Stockton grateful to play, shop for belts in Mexico

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Laury Livsey/Nationwide Tour
Brady Stockton (blue shirt) poses with his girlfriend, Stephanie Denick (left) and the owners of Reales Belts.
June 07, 2012
Laury Livsey, Nationwide Tour Staff

LEON, Mexico -- Stephanie Denick couldn't believe her lack of luck. Just a couple of weeks earlier, after her best friend asked her to be a bridesmaid at her Western-themeed wedding in Montana, she shelled out money for a pair.

Then, as life played out, a couple of weeks later, Denick found herself in Leon, Mexico, where the air is thin and the smell of leather is everywhere. She had no trouble seeing thousands and thousands of boots in all shapes, sizes and colors. Boots that were considerably less expensive than the $100 she parted with in Arizona.

"Had I known I was going to be in the boot capital of the world," Denick said, "I wouldn't have bought the pair I bought."

Her boyfriend, Nationwide Tour player Brady Stockton, didn't know he'd be here, either. Last week at this time, he was set to play in the Times Colonist Island Savings Open on the Canadian Tour, an event in Victoria, British Columbia. But as last week wore on, Stockton watched as his name moved up on the alternate list for the Mexico Open, the next Nationwide Tour stop, and by Sunday the chances of him making the field seemed excellent. With that in mind, Stockton canceled his own ticket and the one he purchased for Denick for Canada and booked two new tickets that would eventually ferry the couple to Central Mexico.

"Last Monday I was playing in a one-day National Pro Golf Tour event at Grahawk (Golf Club) in Scottsdale, when I got the call that I was in the Mexico (Open) field," Stockton explained. "I was already packed, figuring I was getting in, and now I officially was, and here we are."

With their Wednesday afternoon free, the day before the Mexico Open, and no need to purchase cowboy boots, Stockton knew exactly what he wanted.

You see, Stockton is a belt man. Denick confirmed he has close to 20 belts in his closet and scoffed a little when Stockton suggested he had "maybe 10."

When Denick chimed in, Stockton looked a little sheepish, a sure sign that his girlfriend, a fourth-year dental student at Arizona School of Dental and Oral Health, was right.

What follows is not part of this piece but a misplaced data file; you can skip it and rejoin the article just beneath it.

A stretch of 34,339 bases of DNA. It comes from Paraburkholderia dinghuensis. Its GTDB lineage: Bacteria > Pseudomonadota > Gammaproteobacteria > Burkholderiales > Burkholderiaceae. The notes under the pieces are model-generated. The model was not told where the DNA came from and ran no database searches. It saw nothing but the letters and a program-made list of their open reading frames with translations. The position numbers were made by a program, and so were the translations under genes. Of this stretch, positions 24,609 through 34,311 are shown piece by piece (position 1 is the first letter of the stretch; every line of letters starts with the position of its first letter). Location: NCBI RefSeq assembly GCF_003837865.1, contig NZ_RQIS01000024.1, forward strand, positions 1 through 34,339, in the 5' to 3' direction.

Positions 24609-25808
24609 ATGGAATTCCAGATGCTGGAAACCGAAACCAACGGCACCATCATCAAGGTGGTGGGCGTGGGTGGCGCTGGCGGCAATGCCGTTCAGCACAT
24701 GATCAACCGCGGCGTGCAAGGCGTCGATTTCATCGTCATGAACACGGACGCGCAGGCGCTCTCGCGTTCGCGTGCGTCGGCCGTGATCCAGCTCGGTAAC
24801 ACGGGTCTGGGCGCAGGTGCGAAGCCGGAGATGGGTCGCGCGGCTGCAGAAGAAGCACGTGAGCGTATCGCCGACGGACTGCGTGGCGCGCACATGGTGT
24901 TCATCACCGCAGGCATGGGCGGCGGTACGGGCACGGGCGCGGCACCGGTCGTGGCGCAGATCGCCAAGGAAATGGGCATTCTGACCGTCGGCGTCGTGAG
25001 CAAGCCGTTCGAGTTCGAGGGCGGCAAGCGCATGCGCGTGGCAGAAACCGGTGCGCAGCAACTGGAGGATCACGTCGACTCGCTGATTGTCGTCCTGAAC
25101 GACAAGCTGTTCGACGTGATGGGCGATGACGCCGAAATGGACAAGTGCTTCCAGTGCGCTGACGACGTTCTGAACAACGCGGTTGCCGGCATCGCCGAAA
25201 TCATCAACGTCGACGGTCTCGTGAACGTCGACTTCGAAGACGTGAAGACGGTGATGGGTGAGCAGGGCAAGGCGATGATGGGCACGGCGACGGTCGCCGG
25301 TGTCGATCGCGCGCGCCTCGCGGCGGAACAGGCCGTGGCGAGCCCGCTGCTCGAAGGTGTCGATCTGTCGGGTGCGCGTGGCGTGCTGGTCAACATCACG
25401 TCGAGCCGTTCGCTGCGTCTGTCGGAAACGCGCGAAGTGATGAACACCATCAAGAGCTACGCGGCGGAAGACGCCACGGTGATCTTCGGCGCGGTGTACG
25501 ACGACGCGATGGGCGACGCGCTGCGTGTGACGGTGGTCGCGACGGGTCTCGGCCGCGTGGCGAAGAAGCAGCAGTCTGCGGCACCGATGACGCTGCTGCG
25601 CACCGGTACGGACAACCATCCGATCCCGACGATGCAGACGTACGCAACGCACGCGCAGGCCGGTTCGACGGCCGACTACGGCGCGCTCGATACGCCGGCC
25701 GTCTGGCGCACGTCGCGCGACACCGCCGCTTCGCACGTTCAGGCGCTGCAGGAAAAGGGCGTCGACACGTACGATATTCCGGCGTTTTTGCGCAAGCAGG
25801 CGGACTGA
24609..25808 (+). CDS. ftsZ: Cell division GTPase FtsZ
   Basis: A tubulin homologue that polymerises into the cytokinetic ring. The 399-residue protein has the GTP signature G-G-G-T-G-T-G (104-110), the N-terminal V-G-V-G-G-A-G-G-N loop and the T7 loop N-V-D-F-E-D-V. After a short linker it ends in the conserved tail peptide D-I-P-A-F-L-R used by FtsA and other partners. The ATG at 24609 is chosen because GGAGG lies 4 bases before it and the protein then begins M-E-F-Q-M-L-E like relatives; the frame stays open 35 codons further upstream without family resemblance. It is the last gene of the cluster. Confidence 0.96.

For a guy who pretty much grew up with black and brown belts, things took a turn a few years ago when Stockton played a round of golf at an Arizona golf course, Blackstone, and then bought a white belt with a belt buckle with a "B" on it. The second letter of the alphabet stood for the the "B" in Blackstone, but Stockton decided it would, instead, become The Brady Belt.

And when a phone call from Arizona custom beltmaker Patrick Gibbons came last fall, with Gibbons offering Stockton a free selection of belts for him to wear after he earned conditional Nationwide Tour status for 2012, Stockton's collection grew.

"I just think belts are really cool," Stockton said. "I'm a pretty conservative dresser, but I do like wearing something that's a little extreme. Not everything all at once -- and no white pants -- but something," he adds.

Something like, say, a belt. And that's why Stockton and Denick, traipsed along the streets of Leon not shopping but, rather, belting.

Stockton came planning on buying a couple of belts for himself and one for fellow Tour member Brian Vranesh, who couldn't make the excursion. Stockton was going for a more colorful look for his ensemble, with Vranesh asking for the standard-issue white.

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With Stockton, though, nothing is standard issue. And once Stockton and Denick found their way to Salina Cruz, a street with --- hey, what do you know, belt store after belt store -- they zeroed in on Reales Belts, a shop run by Sergio Leal and Lupita Porras, with their son, Sergio, Jr. doing his homework on one of the store's counters while belt commerce took place all around him.

It didn't take Stockton long before he found the store's ostrich section, and soon Stockton had zeroed in on three belts: a black one, a blue one and Vranesh's white model. All ostrich and, as Stockton said, "all cool." Now it was Leal's turn to customize the belts, shortening, where necessary, adding new buckles and punching new holes.

While Leal worked away, several other Nationwide Tour players arrived, including some staff members. One staffer decided to purchase a black belt at the store, a non-descript number that wasn't fancy, one that came from something no more exotic than a cow.

"No way are you getting that," Stockton told the man. "You're not leaving Mexico with that belt. Here, try this crocodile one."

One-hundred pesos later, Reales Belts had made another sale, this time crocodile, dyed black. Stockton accepted no commission.

When the excursion ended, with rain falling on the group, everybody walked back toward the van. It was time to get ready for work. The Mexico Open begins today.

And this morning, Stockton, at 9:13 CDT, will tee off in a Nationwide Tour event for only the fourth time in his career, with all his starts coming this season. He has yet to make a cut in any of those starts, but his game, he said, is sharp and he's excited to be playing.

In other words, his spirit isn't sagging, and neither are his pants.

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